The possibility to determine the user’s location is obviously the primary pre-requisite for building location-based applications.Low-cost standalone Bluetooth GPS receivers and recent PDAsand smartphones with integrated GPS make it possible for developers to include location in their applications, withoutresorting to costly mobile network operator-provided locationservices [17]. To date, however, it takes considerable effort tointegrate GPS with Web-based applications: Dedicated client-sidesoftware is required to obtain location coordinates from GPS (or alternative client-side positioning technologies) and communicatethem to the server.We expect that in the future, devices with integrated GPS willmost likely feature a JavaScript API for accessing GPS fromwithin the browser. This way, location-based applications are nolonger dependent on proprietary code that must be installed to thedevice separately. Meanwhile, however, we worked around thislimitation by using a custom ActiveX control. The control can beembedded in a Web page, where it exposes a proprietaryJavaScript interface to the GPS. The rest of the application is browser based; GPS coordinates are transported to the server inthe query string of the HTTP requests.
Discussion.
We note that it is not yet possible to develop mobilegeospatial applications that can perform the functional step of 
 positioning 
without resorting to proprietary client-side code. This potentially hinders the quick mass-market adoption of mobilegeospatial Web applications. We therefore underline the need for a standardized API to access location from within the browser.Since client-side operating system- and device-hardware-specificaspects are, however, beyond the scope of our work, we do notderive any particular requirements for our framework for thefunctional step of 
 positioning 
.
3.2
 
Spatial Selection
Unlike a traditional Web search query, which is defined bykeywords and Boolean expressions, a geospatial search is defined by (or includes) a geographical area expression. In the case of our example implementation, the Wikipedia search feature of the
 geonames.org 
online geographical database is used to selectarticles related to the vicinity of the mobile user. The databasefeatures a convenient API that allows specifying a radius aroundthe user’s location (or, alternatively, a geographical bounding box). References to articles inside the specified area – together with article-specific meta-data and distance information – arereturned in an XML document
1
.
Discussion.
Spatial queries based on an e
 xtrinsic
reference frame,such as a bounding box or a radius around a center location, arecurrently the standard query mechanism supported by spatialdatabases and Web-based geospatial search APIs. This querymechanism reflects the interaction metaphor used on the desktopwell: e.g. on a map interface, a user might compose the searchquery visually, by dragging a rectangle on a graphical map.We argue, however, that it is not ideal to apply the same metaphor to mobile geospatial search: Unlike a desktop user with a top-down view on a map, the mobile user is physically immersed inthe geographical region associated with the search space.Gardiner and Carswell [9] have found that a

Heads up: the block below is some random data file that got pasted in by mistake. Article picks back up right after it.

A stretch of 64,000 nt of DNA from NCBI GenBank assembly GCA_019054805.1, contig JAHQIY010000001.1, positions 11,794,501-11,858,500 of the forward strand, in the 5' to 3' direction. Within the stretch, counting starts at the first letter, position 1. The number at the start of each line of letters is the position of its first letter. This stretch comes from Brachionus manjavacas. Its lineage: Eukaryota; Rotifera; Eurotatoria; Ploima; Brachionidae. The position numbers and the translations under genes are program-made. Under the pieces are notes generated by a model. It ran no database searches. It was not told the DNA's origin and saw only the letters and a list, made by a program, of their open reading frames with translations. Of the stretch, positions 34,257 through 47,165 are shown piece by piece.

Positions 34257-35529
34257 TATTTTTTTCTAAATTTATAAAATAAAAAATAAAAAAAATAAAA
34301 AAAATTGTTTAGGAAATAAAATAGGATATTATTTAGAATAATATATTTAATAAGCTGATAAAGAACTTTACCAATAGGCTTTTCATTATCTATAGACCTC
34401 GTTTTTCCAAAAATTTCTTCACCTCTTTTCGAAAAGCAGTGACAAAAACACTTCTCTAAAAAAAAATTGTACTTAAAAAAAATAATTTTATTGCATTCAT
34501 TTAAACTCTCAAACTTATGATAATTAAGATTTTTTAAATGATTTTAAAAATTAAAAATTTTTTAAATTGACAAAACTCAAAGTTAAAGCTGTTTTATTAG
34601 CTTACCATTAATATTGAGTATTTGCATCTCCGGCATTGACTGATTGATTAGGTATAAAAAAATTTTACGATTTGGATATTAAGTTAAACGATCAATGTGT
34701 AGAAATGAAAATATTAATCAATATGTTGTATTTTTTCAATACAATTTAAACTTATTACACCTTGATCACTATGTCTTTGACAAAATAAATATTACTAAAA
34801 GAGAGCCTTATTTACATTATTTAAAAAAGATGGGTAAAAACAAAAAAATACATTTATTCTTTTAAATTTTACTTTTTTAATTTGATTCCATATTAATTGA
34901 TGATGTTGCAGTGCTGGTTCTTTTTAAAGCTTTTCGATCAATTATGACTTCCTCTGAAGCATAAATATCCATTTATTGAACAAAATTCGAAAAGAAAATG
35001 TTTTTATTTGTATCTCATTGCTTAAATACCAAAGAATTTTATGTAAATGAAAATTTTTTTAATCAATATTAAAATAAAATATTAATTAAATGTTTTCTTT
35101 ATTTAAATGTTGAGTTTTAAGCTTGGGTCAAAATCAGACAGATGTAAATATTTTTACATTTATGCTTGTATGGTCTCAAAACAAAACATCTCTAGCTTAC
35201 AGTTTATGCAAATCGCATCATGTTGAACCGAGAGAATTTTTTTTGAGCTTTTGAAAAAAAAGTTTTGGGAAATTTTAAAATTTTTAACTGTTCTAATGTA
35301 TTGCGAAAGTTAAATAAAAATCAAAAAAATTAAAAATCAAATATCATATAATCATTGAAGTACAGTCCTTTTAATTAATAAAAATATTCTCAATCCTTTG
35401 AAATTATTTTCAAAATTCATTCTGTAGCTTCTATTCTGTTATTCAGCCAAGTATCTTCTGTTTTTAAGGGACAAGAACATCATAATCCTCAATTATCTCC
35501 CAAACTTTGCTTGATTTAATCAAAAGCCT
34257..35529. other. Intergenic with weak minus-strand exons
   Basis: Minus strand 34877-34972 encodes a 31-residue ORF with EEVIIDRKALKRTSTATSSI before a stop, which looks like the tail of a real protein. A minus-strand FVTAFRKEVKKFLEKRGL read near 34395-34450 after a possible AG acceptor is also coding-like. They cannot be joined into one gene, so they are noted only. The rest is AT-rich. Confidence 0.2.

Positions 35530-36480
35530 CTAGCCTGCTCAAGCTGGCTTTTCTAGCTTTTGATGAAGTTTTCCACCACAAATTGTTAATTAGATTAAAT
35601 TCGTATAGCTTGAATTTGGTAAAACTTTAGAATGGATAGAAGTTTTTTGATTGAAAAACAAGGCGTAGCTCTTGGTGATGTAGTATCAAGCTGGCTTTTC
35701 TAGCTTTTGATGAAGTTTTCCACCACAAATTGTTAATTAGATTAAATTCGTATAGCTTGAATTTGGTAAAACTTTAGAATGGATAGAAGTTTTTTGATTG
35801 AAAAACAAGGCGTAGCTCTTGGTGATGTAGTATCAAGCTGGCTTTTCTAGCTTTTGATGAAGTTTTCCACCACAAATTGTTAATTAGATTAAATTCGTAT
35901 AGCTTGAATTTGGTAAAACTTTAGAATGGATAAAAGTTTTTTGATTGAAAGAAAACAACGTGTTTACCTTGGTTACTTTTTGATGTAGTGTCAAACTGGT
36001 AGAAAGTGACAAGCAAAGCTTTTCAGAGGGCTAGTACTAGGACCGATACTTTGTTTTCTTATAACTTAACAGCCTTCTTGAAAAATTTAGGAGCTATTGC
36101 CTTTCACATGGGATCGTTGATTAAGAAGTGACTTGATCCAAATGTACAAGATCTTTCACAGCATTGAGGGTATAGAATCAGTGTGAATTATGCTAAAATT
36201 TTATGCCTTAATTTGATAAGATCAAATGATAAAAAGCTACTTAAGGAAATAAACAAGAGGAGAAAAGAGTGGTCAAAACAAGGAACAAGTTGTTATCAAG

deictic
referenceframe, which is relative to each individual in the search space, can be considered more relevant for mobile-based search. As a user study conducted by the authors has furthermore confirmed, theconcepts of 
 field of view
and
visibility
are indeed relevant criteriafor information discovery in a mobile context [8].
Requirements.
We conclude that while geospatial search is becoming available on the Web, current APIs are based on map-and desktop-centric query metaphors such as bounding boxes or circular search areas around a center location. In accordance with[9], we require that a mobile geospatial application framework must offer geospatial query mechanisms defined by
visibility
and
 field of view
. An immediate consequence that arises out of thisrequirement is the need for three-dimensional map data, as wewill discuss in more detail in Section 4.
3.3
 
Presentation
Following the spatial selection process, the selection result isformatted for presentation on the mobile device. In our exampleapplication, this is performed on the server, by populating ageneric XHTML template with the search results retrieved fromthe
 geonames
database.
Discussion.
In our example, the only device that accesses our service is the test device. In realistic scenarios, however, thedeveloper’s control over the range of client devices is far morelimited: The principal dilemma of mobile Web authoring, whichis to ensure consistent presentation and optimized user experienceacross a broad range of client devices that differ substantially inform factor, screen size and supported markup- and scriptingstandards, has been generally acknowledged [29], [33], [34]. Theadvent of mobile devices equipped with advanced navigationsensors introduces an additional degree of freedom to the user interface design process: Devices may potentially feature anarbitrary combination of sensors – from location-only (e.g. GPS)to full 3D orientation (e.g. by combining GPS with compass andtilt sensors). This further complicates the development process,since the developer may not only need to adapt the visualappearance, but in fact the entire interaction model of the user interface: For example, a user interface based on direction – such
1
http://www.geonames.org/export/wikipedia-webservice.html
WWW 2007 / Track: Pervasive Web and MobilityMay 8-12, 2007. Banff, Alberta, Canada
383